When I had turnover on a T&M contract, the directive was to hire a repalcement who fit the labor category qualifications as cheaply as I could. Not everyone in the labor cat had to make the same annual salary, but the goal was to make sure the average rate of people in the same labor cat on the same contract stayed below a target number. That way, the OH, G&A and profit were all covered. Sometimes by the end of a contract we were making a larger profit on one labor cat than another - but that was OUR problem, not the Government's.

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Guest Vern Edwards

You say you are asking about a contract. Well, think contractually. Does the contract state an overhead rate for labor? If so, does the contract say you can change the stated overhead rate based on the contractor's actual costs? If the contract does not state an overhead rate for labor, what is there to change? If it does state an overhead rate, but does not say you can change it, why are you asking?

Ordinarily, a T&M contract does not state an overhead rate for labor. The rate is hidden in the labor rates, and the labor rates are fixed. Ordinarily, there is no clause in a T&M contract that entitles the government to change the fixed labor rates based on the contractor's actual cost experience. A contract modification, such as a change to the statement of work, might affect the cost of labor and entitle one of the parties to an equitable adjustment of the labor rates. But unless there is such a contract modification, each party must live with the rates in the contract.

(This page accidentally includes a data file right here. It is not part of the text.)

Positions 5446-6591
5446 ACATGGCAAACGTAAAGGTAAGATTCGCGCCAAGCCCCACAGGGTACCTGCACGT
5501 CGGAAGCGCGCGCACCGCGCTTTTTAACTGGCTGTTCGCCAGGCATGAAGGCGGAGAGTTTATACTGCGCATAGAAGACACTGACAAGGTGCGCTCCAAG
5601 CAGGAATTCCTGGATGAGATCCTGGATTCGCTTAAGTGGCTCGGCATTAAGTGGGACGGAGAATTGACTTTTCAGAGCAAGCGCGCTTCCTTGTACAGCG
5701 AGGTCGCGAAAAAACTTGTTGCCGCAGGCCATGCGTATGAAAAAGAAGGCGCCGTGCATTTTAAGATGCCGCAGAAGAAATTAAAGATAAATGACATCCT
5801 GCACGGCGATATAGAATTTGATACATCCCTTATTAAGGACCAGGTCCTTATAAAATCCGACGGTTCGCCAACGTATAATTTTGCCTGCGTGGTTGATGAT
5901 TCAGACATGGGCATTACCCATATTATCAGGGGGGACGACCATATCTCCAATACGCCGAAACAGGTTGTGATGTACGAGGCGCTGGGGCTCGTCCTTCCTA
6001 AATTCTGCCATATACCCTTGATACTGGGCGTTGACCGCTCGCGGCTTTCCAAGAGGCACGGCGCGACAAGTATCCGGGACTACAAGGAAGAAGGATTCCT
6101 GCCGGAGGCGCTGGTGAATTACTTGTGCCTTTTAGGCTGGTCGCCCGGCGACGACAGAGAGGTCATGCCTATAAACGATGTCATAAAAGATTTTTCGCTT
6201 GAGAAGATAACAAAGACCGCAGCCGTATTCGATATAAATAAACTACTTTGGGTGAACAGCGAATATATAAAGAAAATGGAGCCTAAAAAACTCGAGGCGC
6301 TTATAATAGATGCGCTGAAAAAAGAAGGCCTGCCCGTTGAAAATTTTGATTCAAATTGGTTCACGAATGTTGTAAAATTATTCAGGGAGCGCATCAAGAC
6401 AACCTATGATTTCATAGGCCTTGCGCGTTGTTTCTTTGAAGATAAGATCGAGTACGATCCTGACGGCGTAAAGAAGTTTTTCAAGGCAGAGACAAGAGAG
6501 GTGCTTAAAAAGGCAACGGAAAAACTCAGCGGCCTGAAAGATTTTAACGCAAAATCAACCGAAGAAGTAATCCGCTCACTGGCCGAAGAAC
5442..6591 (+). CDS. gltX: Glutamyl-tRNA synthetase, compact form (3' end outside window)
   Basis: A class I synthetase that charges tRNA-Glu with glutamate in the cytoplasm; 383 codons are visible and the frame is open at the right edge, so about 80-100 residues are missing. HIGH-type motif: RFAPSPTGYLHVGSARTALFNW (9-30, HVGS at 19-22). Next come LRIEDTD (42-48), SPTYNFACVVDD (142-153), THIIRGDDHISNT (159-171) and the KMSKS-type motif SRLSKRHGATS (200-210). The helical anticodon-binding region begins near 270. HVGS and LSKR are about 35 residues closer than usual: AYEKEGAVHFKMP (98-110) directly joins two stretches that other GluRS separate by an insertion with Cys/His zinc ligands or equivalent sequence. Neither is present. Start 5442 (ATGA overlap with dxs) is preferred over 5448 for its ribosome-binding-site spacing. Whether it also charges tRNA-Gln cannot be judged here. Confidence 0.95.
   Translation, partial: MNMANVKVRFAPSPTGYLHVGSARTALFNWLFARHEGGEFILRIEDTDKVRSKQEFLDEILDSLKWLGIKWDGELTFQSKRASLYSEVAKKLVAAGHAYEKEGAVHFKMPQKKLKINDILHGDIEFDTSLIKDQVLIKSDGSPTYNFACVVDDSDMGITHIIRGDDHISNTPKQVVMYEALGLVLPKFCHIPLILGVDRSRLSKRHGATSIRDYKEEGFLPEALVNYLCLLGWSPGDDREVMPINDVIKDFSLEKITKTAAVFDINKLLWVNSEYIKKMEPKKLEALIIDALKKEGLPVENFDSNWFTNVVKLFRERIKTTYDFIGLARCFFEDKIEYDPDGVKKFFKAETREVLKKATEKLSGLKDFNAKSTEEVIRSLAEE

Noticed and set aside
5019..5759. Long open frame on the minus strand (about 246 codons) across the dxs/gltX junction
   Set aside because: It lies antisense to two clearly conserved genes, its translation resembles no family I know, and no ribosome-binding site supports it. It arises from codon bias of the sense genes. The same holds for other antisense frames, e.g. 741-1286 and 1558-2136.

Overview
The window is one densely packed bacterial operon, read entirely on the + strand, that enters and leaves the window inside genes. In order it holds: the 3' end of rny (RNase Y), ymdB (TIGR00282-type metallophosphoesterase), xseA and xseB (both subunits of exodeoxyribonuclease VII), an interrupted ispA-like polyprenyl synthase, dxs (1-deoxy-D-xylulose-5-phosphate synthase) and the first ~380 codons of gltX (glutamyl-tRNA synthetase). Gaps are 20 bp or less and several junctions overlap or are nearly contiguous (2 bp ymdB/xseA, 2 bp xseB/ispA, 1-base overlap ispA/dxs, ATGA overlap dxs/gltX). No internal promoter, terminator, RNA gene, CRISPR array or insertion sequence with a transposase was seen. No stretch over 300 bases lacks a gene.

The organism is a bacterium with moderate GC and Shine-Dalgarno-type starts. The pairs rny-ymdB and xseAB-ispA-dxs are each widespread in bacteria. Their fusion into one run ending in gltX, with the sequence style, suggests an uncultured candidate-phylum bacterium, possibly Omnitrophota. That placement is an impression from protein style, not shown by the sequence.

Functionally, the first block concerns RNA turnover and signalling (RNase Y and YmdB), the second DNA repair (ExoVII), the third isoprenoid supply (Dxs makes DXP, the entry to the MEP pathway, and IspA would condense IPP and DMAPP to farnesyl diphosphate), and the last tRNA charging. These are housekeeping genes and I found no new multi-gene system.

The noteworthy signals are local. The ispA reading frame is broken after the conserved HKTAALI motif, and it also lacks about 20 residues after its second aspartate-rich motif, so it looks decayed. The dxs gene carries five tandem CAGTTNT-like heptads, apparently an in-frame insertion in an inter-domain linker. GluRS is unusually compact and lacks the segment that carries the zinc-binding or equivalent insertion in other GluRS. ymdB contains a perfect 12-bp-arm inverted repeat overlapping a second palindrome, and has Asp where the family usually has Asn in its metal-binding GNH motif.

A T&M contract has characteristics of both fixed-price and cost-reiimbursement contracts, but it is not in the family of level-of-effort contracts. An LOE contract requires that the contractor deliver a specified level of effort as a condition of payment of a fixed-price or payment of the full fee under a CPFF contract. Failure to deliver the specified level of effort under a fixed-price LOE contract is a breach of contract. The ceiling price of a T&M contract is not a level of effort. The contractor does not have to actually incur the ceiling price in order to be entitled to payment for the hours it has performed.

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  • 8 months later...

With regard to T&M contracts, I understand the labor rates for "time", as negotiated and set forth in the contract, are not subject to retroactive adjustment. However, what about the indirect rates which are applied to non-labor "material" costs (i.e., materials, travel, ODCs, etc.)? Since DCAA includes T&M contracts in the category of "flexibly-priced" contracts which are audited as part of the contractor's incurred cost audit, does this mean the indirect costs associated with non-labor costs, i.e., G&A, material burden, etc., under a T&M contract must be retroactively adjusted after final indirect rates are established? This would certainly delay the closeout of T&M contracts, unless quick closeout procedures are used.

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Debra, the answer to your question is yes. Note that under 52.232-7, material is subject to the Allowable Cost and Payment clause. That clause requires contractors to submit an incurred cost proposal to establish final indirect cost rates at the end of each of the contractor's fiscal years. Also, 52.232-7 permits contractors to include indirect costs in the cost of material. If those indirect costs are allocated based on an indirect cost rate, that rate will have to be adjusted to an actual rate to avoid having a cost plus percentage of cost contract.